In the case of Karen C. Golden v. John Berchtold, Jr. and Hudson Valley Custom Stone, plaintiff was a front seat passenger in a Pontiac sedan that was rear-ended by a landscaping truck carrying approximately a half-ton of marble slabs.  The 54 year old plaintiff primarily alleged injuries to her neck in the form of herniated discs at C4-5 and C5-6, and she also alleged multiple bulging lumbar discs and a fractured tooth from striking the dashboard.  Plaintiff, an executive assistant earning approximately $90,000 per year, returned to work about 3 months after the accident but was ultimately unable to continue due to her neck pain.  She stopped working about 1 year after the accident and ultimately underwent a significant, multi-layer cervical fusion from C4 to C6.  At trial, plaintiff called the surgeon that performed her fusion, another medical expert who testified about her limitations and permanency, and an economist who projected future lost earnings and reduced Social Security Retirement benefits of between $540,867 and $1,647,987, depending on how long she would have worked had the accident not happened.

At her pre-trial deposition, the plaintiff denied suffering from any significant neck pain prior to the accident.  Although she had been involved in a prior MVA just 12 days earlier, plaintiff contended that she only injured her chest in that accident.  Hospital records from the first MVA essentially supported this claim, and a report by plaintiff’s primary care physician generated after that first MVA and prior to the second MVA show that she specifically denied neck pain.

Jury selection commenced on September 14, 2015, and trial began the next day.  The defense strategy was to make the conclusions of the medical experts dependent upon plaintiff’s denial of prior neck pain, and then attack that denial using other evidence.  Mr. Lofrese brought out evidence of prior chiropractic care rendered several years before the accident as well as some chiropractic care rendered just prior to the accident, the details of which were never fully revealed since the records had been lost by the provider. He also called a biomedical expert to testify that the plaintiff could not have struck the dashboard in the accident as she claims, that the forces generated in the subject accident were not sufficient to have caused an injury to her cervical or lumbar spines, and that the first MVA was 4 times more forceful than the second.  Mr. Lofrese also called a radiologist and a neurosurgeon, both of whom testified that the plaintiff had degenerative conditions in her cervical and lumbar spines, and that her cervical surgery was caused by non-traumatic conditions.  Mr. Lofrese’s cross examination of plaintiff’s surgeon resulted in a concession on the stand at trial that plaintiff’s herniated cervical discs could have predated the accident and that she might have needed fusion even in the absence of an accident.  Mr. Lofrese argued to the jury that the plaintiff failed to satisfy her burden of poof that the accident in question was a proximate cause of her injuries.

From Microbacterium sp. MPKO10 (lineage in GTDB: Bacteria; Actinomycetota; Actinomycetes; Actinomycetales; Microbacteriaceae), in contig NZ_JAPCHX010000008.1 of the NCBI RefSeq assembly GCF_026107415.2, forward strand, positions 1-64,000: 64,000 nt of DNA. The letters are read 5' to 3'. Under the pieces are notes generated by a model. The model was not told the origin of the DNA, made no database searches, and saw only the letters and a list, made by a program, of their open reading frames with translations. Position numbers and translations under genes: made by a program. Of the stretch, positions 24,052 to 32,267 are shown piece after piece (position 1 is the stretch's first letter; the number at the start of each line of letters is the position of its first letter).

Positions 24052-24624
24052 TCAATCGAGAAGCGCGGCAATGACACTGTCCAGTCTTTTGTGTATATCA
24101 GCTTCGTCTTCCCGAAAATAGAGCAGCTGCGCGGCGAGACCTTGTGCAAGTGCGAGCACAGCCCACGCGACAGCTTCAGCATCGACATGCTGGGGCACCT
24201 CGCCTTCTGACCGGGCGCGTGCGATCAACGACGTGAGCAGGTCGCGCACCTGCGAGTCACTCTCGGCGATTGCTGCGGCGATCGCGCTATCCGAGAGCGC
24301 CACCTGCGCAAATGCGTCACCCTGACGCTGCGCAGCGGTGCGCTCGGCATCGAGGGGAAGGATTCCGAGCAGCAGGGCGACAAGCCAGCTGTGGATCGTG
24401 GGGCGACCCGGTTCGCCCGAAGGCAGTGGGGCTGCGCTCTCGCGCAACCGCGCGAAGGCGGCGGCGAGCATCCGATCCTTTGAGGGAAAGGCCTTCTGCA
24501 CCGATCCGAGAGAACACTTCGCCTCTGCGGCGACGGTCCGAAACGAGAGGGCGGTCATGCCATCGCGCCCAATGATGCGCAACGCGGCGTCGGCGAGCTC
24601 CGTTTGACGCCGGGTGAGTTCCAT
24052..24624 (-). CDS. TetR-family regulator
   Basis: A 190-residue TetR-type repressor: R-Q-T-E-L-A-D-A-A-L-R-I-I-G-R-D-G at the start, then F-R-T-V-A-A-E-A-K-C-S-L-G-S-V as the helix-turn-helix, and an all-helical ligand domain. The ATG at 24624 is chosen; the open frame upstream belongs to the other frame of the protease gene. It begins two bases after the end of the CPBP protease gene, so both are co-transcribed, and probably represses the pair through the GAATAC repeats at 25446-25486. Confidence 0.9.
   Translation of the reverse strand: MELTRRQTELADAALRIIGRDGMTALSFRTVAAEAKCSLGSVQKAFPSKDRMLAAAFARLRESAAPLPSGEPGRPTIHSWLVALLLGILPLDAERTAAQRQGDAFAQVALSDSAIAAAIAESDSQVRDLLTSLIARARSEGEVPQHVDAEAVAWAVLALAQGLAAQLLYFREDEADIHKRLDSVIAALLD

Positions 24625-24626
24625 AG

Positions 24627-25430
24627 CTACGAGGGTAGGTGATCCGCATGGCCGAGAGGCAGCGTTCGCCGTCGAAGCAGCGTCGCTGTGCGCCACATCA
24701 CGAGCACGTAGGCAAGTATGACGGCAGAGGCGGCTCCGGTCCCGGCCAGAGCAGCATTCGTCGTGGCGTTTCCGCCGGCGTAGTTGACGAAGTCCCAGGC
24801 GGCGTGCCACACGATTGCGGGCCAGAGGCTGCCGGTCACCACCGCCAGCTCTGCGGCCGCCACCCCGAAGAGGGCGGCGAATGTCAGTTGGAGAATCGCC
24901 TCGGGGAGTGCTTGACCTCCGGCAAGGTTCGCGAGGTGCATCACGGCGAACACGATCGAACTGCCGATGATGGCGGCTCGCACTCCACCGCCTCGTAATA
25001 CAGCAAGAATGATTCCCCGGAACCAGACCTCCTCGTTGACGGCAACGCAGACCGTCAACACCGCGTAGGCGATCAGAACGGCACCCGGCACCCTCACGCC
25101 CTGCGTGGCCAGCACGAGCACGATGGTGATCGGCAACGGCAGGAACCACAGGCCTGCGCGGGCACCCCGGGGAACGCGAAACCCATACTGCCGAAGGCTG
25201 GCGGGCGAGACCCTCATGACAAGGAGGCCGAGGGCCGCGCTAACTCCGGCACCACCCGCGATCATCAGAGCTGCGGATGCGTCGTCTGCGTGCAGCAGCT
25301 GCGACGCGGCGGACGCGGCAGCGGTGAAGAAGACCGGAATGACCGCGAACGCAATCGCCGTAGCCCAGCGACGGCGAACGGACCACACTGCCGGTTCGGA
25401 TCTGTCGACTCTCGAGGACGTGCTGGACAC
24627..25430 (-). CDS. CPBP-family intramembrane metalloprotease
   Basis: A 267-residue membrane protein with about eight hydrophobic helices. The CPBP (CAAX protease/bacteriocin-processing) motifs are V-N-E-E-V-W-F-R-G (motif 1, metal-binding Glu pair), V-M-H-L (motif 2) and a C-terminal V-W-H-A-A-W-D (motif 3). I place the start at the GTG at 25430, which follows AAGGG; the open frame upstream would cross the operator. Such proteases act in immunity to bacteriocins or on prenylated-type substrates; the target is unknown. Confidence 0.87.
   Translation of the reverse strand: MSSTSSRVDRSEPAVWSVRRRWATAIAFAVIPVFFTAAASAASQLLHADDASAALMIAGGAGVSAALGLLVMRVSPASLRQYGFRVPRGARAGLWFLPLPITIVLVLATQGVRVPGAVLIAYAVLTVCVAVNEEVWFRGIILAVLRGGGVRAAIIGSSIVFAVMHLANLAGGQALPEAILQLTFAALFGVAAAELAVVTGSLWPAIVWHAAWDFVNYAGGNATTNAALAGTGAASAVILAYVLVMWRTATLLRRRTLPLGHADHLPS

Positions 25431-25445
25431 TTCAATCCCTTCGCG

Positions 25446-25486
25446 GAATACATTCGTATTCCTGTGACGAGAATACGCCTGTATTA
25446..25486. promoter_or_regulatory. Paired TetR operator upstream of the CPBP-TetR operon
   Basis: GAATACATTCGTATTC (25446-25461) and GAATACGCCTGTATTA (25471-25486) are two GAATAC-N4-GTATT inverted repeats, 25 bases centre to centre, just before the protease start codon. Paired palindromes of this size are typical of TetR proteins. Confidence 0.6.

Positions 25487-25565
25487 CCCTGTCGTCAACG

The jury was given the case at approximately 12:30 PM on September 23, 2015, returning a defense verdict at approximately 4:15 PM.  In its verdict, the jury found that the plaintiff did not sustain a causally-related threshold “serious injury” under New York’s No-Fault law.